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It was 2007 when Scott first revealed its 790g ultra-light Addict platform. With it, Scott set a new benchmark for light and stiff racing frames, and a number of competitors spent years trying (with some success) to beat it. Since then, the Addict RC, Scott’s answer to a lightweight all-around race machine, has been ridden to countless WorldTour wins, including a Grand Tour, with a number of generational overhauls along the way. Throughout, the Addict has remained much the same platform as that original trend-setting frame – at least in how it was defined.
For 2020, Scott has overhauled its race-focussed Addict RC lineup once again – this time adding some obvious aero design elements to the already light, and now stiffer, platform. And unfortunately for Wilier’s new Zero SLR, which claimed to be the world’s only fully integrated lightweight disc race bike, well, that sales pitch lasted all of 24 hours. That’s right, the now disc-only Addict RC offers a fully-integrated cockpit and cabling, too – and it’s arguably smarter in execution.
Clever integration for all
- What: Scott’s GC-contending lightweight racer, updated.
- Key updates: Disc-only, integrated cockpit and hidden cables, aero tube profiles, revised frame construction, designed for 28c tyres.
- Weight: 850g 54cm frame, 360g fork, 295g handlebar/stem. Complete bikes from 6.9kg.
- Price: To be announced September 1st.
- Highs: Amazingly responsive, but still comfortable for all-day racing. Clever integration and attention to detail.
- Lows: Not enough test time to decide.
In the 77-slide presentation for this new bike, over 45 were dedicated to Scott’s new integrated handlebar/stem and related cable routing. From reduced aerodynamic drag, to claimed system weight savings – much of it is credited to the bike’s new one-piece bar and stem.
All seven models of the new Addict RC see either the mechanical or electronic shift cables/wires, along with the disc brake hoses, run through the bars and straight through the head tube. This is somewhat unique as many integrated systems are limited on space and restrict use to electronic shifting only (such as Wilier’s that was revealed yesterday). To overcome that, Scott got a little creative.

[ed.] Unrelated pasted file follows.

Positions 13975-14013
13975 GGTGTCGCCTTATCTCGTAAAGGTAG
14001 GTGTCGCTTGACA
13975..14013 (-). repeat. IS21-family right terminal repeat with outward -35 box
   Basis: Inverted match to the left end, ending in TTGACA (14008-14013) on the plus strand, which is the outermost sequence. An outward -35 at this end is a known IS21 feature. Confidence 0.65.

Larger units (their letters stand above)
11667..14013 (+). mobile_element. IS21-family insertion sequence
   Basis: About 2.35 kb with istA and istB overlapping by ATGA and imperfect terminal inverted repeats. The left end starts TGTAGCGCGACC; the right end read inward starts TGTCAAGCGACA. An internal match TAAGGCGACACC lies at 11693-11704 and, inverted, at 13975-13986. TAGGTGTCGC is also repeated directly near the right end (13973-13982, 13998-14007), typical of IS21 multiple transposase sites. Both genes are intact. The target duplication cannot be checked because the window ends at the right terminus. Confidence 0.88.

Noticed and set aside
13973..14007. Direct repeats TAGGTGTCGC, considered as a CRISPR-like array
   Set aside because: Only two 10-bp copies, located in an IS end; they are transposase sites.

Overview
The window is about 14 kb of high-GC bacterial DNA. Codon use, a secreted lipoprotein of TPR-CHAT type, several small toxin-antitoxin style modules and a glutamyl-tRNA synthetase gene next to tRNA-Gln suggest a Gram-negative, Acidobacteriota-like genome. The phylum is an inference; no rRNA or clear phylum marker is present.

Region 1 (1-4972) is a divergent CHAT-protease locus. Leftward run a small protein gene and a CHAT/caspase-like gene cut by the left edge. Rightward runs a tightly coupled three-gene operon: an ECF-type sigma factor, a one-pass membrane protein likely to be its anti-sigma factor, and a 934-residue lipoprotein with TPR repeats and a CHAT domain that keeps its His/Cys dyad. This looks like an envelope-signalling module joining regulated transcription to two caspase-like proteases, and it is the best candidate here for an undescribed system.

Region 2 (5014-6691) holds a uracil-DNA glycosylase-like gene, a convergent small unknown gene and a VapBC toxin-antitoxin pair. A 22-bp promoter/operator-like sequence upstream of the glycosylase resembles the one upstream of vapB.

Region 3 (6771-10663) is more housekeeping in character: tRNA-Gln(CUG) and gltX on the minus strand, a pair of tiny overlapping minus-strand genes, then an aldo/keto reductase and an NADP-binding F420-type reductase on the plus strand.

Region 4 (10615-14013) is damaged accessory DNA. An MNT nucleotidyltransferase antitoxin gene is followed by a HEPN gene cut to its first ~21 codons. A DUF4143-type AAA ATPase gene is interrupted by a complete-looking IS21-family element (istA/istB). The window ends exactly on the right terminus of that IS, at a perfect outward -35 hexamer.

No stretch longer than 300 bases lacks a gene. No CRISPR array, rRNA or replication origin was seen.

This patented creation uses oversized 1.5in headset bearings at the top and bottom, with the top of the fork steerer offset 3mm rearward in relation to the bottom. The steerer also tapers from its 1.5in diameter at the bottom to a still large 1 1/4in (similar to Giant’s OD2) at the top. By combining the 3mm offset and the slimmer steerer running through an oversized bearing, Scott has created room for cables and hoses to run in front of the fork steerer before weaving their way to the relevant corners of the bike.
It’s something Scott has dubbed “Eccentric bicycle fork shaft”, and it aims to offer full cable integration without impacting shifting, handlebar resistance or frame stiffness. In fact, Scott claims that the new Addict RC’s head tube is stiffer than it was before.
Scott employed its in-house component company, Syncros, to produce the integrated handlebar and stem setups – these feature on all models. The more expensive Addict RC models will receive the one-piece carbon fibre Combo Creston iC SL bar. The Addict 10 and below get an alloy two-piece integrated setup (Creston iC 1.5 handlebar and RR iC stem), with similar ergonomics and aero profiling, including the hidden bolts.
That Combo Creston iC SL bar is quite the bit of kit, with a V-shape that makes use of continuous carbon fibre from the stem through the bar. Additionally, the shape allows for smooth cable paths from the bar and through the stem. Compared to Syncros’ previous one-piece bar and stem combo, the new Combo Creston iC SL is said to be 26% stiffer and 27% more compliant. It’s said to weigh an impressive 295g and of course, includes an out-front computer mount.
The shape was developed with ergonomic research from partner bike fitting company GebioMized. Accounting for hand sizes and pressure mapping, the bar offers a 2-degree flare at the drops and an oval shape that’s designed to reduce pressure points when on the tops. Additionally, the logos of the bar are designed to aid in grip should you choose to forgoe bartape on the tops.
Finally, the steerer clamp and headset topcap are covered by a magnetic cover. Of course, being a one-piece system makes future servicing a little trickier, but thankfully, the headset spacers, should you need them, are split and can be changed without having to undo the hydraulic brakes.